The 30-second continuous set.
This is commonly referred to as volume. At Boise State, we expect our athletes to accomplish all of their required reps in succession without the aid of a spotter.
Whenever an athlete reaches a point of momentary muscular failure and cannot perform all of the reps in the set, he is not excused. Our 30-second continuous set" plan goes into effect. The athlete is given a 30-second rest and then asked to complete the set through forced, or negative, reps (without a spotter).
This procedure is continued until the athlete has completed every rep on his own.
HOW IT WORKS
Let us assume that the athlete has a one-rep maximum (1RM) of 300 lbs. in the bench press -- a variation of our descending pyramid cycle.
The athlete's goal in the first set is to perform 8 reps at 76% of his 1RM, which is 230 lbs. He achieves all 8 reps in succession and records this in the "Reps Achieved" column in the accompanying table.
The athlete's goal in the second set is to perform 10 reps at 70% of his 1RM, which is 210 lbs. He achieves all 10 reps in succession and records this in the "Reps Achieved" column in the table.
The athlete's goal in the third set is to perform 10 reps at 64% of his base 1RM, which is 190 lbs. The athlete performs 8 reps in succession and then reaches momentary muscular failure.
The spotter helps return the bar to the racks and then proceeds to watch the clock for 30 seconds, during which time the athlete prepares mentally and physically to complete the final 2 reps of the set.
The spotter will alert the athlete at the 20-second mark to enable him to position himself under the bar. At 30 seconds, the athlete attempts to complete the remaining 2 reps.
As you can see, the athlete utilized one 30-second continuation set to fulfill his goal reps for the set. He records this in the "Rep-Achieved" column (in the table) by writing the first number of reps completed 18) followed by the plus sign and then the second number (2)of reps completed after the 30-second rest.
In the final set of the day for the bench press, the athlete's goal is to perform 12 reps at 58% of his 1RM, which is 175 lbs. The athlete reaches 8 reps in succession, then reaches momentary muscular failure.
As before, the spotter helps return the bar to the racks and then proceeds to watch the clock for 30 seconds, as the athlete is preparing mentally and physically to complete the final 4 reps of the set.
The spotter alerts the athlete with 10 seconds left, so that he may position himself under the bar. At 30 seconds, the athlete attempts to complete the remaining reps.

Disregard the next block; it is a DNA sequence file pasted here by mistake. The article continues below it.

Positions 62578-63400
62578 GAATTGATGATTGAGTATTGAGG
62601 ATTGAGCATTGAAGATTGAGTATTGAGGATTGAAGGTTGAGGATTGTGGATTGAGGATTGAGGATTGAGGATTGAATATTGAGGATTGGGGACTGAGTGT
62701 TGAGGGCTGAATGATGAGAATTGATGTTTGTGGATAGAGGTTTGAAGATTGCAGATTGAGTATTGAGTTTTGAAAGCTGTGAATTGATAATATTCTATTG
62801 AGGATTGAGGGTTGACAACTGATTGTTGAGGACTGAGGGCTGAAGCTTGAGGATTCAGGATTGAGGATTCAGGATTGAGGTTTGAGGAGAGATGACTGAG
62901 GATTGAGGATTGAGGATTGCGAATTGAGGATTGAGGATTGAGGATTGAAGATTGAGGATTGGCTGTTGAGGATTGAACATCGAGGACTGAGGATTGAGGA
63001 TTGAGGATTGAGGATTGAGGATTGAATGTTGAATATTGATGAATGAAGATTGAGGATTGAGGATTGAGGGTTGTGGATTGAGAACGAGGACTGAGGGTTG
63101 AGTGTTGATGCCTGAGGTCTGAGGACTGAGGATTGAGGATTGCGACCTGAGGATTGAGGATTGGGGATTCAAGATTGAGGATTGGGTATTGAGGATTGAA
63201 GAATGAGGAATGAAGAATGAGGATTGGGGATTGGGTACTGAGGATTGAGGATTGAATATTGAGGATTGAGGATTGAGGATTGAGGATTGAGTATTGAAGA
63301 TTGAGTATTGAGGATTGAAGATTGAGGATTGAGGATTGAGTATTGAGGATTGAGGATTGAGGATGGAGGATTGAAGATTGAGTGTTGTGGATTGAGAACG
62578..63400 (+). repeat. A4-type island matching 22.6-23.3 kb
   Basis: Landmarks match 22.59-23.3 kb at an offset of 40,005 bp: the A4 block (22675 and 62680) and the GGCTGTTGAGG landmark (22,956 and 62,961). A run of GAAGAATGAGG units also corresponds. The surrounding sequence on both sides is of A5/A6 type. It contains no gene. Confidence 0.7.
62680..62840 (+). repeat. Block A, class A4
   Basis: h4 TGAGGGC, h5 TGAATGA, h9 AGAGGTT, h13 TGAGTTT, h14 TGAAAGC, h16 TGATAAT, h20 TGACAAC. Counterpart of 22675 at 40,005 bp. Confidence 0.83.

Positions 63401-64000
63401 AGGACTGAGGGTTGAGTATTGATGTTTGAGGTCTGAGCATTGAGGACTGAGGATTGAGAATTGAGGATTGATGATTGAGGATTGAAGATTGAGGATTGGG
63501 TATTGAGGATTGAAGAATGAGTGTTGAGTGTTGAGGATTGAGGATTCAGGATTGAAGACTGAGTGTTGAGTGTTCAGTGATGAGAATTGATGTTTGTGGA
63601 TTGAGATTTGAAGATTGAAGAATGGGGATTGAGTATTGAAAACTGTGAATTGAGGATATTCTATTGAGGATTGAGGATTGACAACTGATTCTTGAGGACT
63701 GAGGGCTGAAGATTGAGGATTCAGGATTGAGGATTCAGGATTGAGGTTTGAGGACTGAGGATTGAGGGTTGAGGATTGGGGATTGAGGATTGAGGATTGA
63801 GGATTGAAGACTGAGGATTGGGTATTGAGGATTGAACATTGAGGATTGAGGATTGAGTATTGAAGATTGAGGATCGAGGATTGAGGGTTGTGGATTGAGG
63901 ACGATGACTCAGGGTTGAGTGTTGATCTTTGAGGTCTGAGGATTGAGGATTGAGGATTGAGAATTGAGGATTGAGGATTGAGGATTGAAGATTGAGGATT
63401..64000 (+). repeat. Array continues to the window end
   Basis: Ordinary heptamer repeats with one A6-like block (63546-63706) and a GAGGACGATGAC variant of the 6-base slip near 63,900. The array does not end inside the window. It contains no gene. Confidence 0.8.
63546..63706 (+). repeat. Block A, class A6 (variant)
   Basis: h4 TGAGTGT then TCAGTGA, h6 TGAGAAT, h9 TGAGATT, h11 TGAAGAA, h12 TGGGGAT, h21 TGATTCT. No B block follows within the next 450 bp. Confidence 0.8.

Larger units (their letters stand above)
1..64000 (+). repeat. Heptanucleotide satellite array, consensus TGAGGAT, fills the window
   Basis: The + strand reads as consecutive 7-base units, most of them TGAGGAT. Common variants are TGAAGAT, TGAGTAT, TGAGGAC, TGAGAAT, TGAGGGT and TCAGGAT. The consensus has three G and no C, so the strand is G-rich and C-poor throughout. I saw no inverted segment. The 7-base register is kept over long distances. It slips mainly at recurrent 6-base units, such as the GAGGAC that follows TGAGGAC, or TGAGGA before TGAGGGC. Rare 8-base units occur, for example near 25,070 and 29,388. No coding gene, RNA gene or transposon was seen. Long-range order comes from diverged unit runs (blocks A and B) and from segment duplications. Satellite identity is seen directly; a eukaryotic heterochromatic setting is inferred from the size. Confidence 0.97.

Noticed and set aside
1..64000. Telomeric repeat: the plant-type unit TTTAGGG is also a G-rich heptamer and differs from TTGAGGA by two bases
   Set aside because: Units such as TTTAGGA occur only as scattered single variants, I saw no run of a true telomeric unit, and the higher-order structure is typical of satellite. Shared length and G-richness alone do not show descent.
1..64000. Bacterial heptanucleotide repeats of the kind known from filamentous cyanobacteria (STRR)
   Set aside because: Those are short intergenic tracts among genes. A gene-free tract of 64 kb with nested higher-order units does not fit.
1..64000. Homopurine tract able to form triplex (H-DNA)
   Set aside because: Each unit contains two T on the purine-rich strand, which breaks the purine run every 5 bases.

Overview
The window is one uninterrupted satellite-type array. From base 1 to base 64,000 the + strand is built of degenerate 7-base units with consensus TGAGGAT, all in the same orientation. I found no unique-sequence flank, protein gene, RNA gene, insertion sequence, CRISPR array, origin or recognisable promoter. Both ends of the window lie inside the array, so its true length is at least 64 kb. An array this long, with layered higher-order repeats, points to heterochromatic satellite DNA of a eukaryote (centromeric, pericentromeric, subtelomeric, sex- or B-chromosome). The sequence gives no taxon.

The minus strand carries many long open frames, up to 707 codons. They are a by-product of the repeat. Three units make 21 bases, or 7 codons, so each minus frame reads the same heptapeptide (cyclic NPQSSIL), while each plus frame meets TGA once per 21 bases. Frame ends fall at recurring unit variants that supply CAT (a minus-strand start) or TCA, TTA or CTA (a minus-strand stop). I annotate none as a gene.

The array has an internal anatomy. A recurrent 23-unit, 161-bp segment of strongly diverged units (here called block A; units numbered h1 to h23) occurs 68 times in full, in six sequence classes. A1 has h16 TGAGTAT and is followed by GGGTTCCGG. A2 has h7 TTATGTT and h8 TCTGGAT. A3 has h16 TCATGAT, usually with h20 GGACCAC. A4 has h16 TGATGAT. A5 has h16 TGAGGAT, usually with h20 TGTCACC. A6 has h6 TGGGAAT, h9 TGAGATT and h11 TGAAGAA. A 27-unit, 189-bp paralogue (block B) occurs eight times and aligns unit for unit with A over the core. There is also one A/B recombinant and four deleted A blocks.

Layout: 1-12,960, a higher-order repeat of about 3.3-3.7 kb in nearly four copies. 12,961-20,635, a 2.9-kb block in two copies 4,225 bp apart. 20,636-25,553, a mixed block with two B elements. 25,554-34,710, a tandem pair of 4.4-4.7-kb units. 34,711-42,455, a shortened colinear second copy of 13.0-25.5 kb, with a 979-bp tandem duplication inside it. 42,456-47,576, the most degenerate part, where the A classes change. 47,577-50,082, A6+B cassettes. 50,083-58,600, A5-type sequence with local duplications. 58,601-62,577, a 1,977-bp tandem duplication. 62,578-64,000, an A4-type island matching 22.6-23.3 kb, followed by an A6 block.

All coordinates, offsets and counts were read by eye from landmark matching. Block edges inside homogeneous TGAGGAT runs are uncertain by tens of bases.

This time he achieves only 2 reps. The spotter helps return the bar to the racks and a 30-second continuation set is utilized. The athlete now has had to perform 3 continuation sets to reach the goal reps. He records this in the "Reps-Achieved" column.
Any time the athlete is unable to perform any more reps after a particular continuation set, he must follow the plus sign with a zero (8+0).
The 30-second continuation set is obviously designed to increase the athlete's work volume and work load during each training session.
We believe that the athlete will gain more from performing as many reps as he can on his own than by quitting after reaching momentary muscular failure or utilizing a spotter to help him complete the set.
In the aforementioned training session (on the bench press), the exercise volume was 47 reps, including the warm-up sets. If the 30-second continuation set hadn't been utilized, the athlete would have performed 41 reps without the aid of a spotter.
By implementing the continuation set, the athlete was able to perform all 47 reps, increasing his volume and work load for the exercise.
At Boise State, our improvement from one evaluation period to another has increased since we made our athletes complete more work on their own.
Our athletes do an excellent job of tracking their reps for each set, enabling our strength coaches to evaluate each training cycle and make necessary adjustments whenever most of the athletes miss a certain weekly cycle.
We believe it is more important for athletes to perform their work on their own than to have spotters assist them and induce a false sense of strength gain.
|Printer friendly Cite/link Email Feedback|
|Title Annotation:||strength training|
|Publication:||Coach and Athletic Director|
|Date:||Dec 1, 1997|
|Previous Article:||Pitching rotation.|
|Next Article:||Punching up your fast break.|